Oral primary questions to Ministers have to be submitted to the Clerk in the morning of each sitting day to make sure they meet the rules of the House. It also gives time for the Minister to form a reply to the initial inquiry.
They’re then published online before the House starts sitting (normally at 2pm) so if an MP doesn’t read the question as it’s written the Speaker will make them do it again.
It’s pedantic but that’s life.
12 - MPs talk back right after the Speaker told them not to.
The Speaker is the boss here and they don’t like it when an MP argues with them.
MPs still try it on though.
13 - Someone is made to withdraw and apologise
Everything that’s said in the House is assumed to be directed at the Speaker and there are also rules about the things you can say about other MPs, so If the Speaker hears an MP say something that’s out of line they’ll be made to stand up, withdraw the comment and apologise for it.
This is usually an interjection by an MP who’s off-mic or a Minister who can’t resist having a go at the opposition at the end of an answer.
14 - “Nine years of neglect”
The previous National-led Government was in office for nine years. The current Labour-led Government often uses this phrase in their speeches to indicate that many of their problems were caused by the last Government’s actions.
15 - Leader of the House makes a business statement
On Thursdays in sitting weeks, the Leader of the House makes an announcement about what they’ll be working on the next time the House sits.
Occasionally the Shadow Leader of the House (that’s the guy in Opposition who would have that job if their party was in Government) will respond to the business statement and ask questions like whether the Government plans to extend sitting hours, sit under urgency, or has anything planned that’s actually useful.
16 - Unnecessary applause
Applause that is unnecessary.
MPs will often clap for a colleague’s speech or remark even if it doesn’t deserve it. The Speaker will kill the MPs’ fun and tell them to stop clapping if it’s not the right time or if it goes on too long.
17 - Point of order
If an MP thinks a rule has been broken or they want to raise an issue they can raise a ‘point of order’.
Then they tell the Speaker what they think is out of order and the Speaker makes a ruling, which is a decision of whether they’re right or not.
Bonus points for multiple point of orders in a row (keep an eye on National’s Gerry Brownlee and Labour’s Chris Hipkins for examples of this).
18 - MP responds to interjection
Don't feed the trolls is a mantra often practiced in the House but sometimes MPs find responding too hard to resist.
Interjections happen whenever and wherever in the House but they only go on the recorded transcripts of the House proceedings (Hansard) if the MP who is speaking responds to it.
So if an MP doesn’t want an interjection recorded, they’ll ignore it.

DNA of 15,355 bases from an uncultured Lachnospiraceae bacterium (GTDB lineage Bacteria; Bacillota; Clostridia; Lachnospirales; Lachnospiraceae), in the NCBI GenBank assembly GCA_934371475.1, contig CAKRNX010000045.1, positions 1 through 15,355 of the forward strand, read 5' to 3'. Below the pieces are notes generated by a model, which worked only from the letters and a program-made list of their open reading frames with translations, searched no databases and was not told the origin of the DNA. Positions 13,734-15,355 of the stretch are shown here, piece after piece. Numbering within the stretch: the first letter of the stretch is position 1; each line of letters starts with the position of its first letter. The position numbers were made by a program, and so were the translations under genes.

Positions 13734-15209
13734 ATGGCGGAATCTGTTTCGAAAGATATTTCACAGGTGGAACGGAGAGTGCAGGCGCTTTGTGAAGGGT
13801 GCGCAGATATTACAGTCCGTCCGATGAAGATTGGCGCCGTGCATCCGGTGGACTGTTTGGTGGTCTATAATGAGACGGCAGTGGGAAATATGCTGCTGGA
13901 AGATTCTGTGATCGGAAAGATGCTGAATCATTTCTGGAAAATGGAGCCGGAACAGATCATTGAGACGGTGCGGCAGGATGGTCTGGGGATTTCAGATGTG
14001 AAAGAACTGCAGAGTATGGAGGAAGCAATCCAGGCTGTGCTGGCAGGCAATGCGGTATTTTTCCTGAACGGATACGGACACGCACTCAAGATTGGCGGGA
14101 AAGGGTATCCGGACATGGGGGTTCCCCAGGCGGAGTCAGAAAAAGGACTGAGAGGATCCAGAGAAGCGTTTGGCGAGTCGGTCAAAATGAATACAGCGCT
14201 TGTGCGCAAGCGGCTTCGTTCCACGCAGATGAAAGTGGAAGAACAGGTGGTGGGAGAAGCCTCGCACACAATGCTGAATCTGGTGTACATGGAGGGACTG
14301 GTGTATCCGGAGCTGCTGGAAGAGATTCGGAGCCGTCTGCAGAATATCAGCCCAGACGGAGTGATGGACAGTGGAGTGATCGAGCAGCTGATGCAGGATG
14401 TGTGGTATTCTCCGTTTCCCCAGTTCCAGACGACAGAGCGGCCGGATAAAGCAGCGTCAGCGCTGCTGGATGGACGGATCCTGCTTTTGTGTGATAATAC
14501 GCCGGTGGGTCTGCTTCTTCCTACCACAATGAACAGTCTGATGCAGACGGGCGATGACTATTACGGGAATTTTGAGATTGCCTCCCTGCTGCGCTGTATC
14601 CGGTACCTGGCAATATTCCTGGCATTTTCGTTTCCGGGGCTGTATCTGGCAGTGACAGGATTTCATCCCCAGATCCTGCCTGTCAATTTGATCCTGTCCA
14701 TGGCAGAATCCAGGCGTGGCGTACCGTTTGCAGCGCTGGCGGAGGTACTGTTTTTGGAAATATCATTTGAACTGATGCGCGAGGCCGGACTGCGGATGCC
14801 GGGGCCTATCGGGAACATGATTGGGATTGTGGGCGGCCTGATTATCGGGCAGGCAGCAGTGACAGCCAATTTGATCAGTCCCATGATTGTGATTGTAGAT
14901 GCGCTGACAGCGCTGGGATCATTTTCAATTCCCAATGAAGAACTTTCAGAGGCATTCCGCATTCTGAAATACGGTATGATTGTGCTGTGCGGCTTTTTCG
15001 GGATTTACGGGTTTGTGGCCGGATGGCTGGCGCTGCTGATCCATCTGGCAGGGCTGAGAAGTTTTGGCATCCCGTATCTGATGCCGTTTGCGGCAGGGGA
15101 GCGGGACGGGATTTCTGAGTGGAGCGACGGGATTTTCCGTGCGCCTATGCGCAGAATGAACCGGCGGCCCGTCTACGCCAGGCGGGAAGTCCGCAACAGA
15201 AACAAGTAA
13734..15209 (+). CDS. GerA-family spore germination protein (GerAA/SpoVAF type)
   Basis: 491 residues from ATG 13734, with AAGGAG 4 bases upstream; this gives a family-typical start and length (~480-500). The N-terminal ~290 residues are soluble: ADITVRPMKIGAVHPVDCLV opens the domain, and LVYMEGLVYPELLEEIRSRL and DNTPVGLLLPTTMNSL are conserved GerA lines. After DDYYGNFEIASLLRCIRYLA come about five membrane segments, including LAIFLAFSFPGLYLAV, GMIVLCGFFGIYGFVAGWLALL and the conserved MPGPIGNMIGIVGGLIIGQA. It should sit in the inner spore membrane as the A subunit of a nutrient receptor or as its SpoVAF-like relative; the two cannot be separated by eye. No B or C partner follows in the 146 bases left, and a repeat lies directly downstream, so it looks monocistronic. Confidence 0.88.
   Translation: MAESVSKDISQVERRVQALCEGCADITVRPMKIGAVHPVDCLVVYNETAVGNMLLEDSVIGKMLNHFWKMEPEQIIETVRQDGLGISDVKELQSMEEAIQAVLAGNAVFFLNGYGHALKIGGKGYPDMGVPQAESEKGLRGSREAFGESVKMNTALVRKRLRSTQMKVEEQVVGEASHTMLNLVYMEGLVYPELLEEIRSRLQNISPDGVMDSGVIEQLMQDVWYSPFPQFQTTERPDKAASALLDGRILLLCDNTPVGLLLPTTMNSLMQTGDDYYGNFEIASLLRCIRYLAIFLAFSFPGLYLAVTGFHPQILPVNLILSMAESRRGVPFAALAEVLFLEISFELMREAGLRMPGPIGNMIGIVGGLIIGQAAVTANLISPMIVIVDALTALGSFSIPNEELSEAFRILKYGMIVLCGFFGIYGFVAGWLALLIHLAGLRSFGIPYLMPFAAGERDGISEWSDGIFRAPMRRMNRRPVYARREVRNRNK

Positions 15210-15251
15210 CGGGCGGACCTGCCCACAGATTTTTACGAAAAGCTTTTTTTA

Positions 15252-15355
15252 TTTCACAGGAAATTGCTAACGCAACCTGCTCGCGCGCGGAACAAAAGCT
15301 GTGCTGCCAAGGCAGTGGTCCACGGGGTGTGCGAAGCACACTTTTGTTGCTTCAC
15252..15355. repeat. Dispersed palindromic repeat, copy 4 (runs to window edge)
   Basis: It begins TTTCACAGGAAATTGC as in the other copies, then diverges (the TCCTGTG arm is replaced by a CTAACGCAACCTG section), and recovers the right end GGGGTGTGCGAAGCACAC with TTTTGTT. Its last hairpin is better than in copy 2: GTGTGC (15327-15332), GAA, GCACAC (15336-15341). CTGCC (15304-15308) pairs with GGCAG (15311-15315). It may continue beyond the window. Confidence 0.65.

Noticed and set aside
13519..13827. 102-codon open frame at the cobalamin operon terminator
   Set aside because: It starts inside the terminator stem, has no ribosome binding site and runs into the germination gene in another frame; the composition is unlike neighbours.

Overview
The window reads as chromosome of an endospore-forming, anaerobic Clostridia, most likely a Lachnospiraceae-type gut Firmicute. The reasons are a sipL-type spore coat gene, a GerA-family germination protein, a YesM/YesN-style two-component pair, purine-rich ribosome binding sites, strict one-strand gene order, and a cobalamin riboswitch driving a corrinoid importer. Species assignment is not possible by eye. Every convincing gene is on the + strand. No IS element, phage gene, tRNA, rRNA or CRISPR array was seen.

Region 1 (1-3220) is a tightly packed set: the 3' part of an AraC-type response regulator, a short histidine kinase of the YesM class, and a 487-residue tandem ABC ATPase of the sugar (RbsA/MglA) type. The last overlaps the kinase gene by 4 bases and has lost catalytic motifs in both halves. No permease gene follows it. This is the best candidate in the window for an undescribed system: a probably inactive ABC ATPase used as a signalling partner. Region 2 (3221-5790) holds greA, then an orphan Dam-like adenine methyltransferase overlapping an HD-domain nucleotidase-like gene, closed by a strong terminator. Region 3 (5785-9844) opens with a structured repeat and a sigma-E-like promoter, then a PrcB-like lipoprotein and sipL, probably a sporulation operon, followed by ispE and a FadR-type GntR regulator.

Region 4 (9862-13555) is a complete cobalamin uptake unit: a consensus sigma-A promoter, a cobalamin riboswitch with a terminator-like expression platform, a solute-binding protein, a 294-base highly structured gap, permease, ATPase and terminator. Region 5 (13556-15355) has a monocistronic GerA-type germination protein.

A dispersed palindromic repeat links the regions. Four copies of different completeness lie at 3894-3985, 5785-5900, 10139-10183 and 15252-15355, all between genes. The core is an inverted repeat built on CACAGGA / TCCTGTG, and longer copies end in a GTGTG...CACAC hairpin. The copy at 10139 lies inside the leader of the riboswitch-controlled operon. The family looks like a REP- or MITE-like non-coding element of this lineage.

19 - Speaker says ‘order’
This is basically the Speaker saying ‘settle down’. They say this word a lot.
20 - A question is ruled out of order
There are a range of reasons a question might be ruled out but the most common one is that the Minister is not responsible for what they’re being asked.
Ministers can only be questioned on areas that they are responsible for so the Minister for Finance can’t be asked a question about immigration issues. The Prime Minister however, is responsible for all their ministers and can be quizzed on things their ministers have done.
MPs will occasionally ask a question knowing the Minister isn’t in charge but do it anyway to try and score political points.
21 - Supplementary questions are taken away or given out
There are lots of rules around supplementary questions but the main one is that they are a privilege not a right.
It’s up to the Speaker to decide if they’ll be allowed at all but they have become expected in the House. Usually the first supplementary will be offered to the question asker but after that any MP can jump in with bigger parties having first dibs.
Over the years a system of allocating supplementary questions to parties has developed. Parties decide how they will use their quota and they can give some to other parties if they want to.
It’s this quota that the Speaker can deduct or add to depending on how MPs behave in the House.
22 - Shade thrown at an MP who’s just finished talking
This usually happens in a general debate or in first/second/third reading debates. Speeches are normally prepared in the House (though MPs aren’t meant to ‘read’ it out) and at the start they’ll leave a few seconds to comment on the last speaker like this line from Labour MP Angie Warren-Clark to National’s Scott Simpson:
“Ha! Not even a clap. Mr Simpson, you usually make a bit of sense, but today, alas, the conspiracy theory that you've brought up is indeed a sad indictment on how far the party has sunk.”
23 - “that’s right/hear hear”
A common interjection from MPs when they think their colleague has made a good point.
Normally said loud enough to make sure it can be heard on the mics.
24 - MP makes an actual witty interjection
MPs love to interject but as us usual there are rules and in this case the rule is that says interjections must be “rare and reasonable”. The Speaker will often add that they also have to be witty. Have fun arguing with your co-workers over whether or not an MP is truly witty.
“Order! Order! The member will resume his seat. The Hon Kris Faafoi: interjections are meant to be rare, reasonable, and witty, and not draw the Speaker into them. The member failed on all three counts.” - Speaker Trevor Mallard during a general debate when National’s Mark Mitchell had the call.
25 - ACT asks a question
Questions are divided up between parties and it just so happens that smaller parties get fewer questions. When you’re a party of one, like ACT, it’s less common to have the spotlight in question time.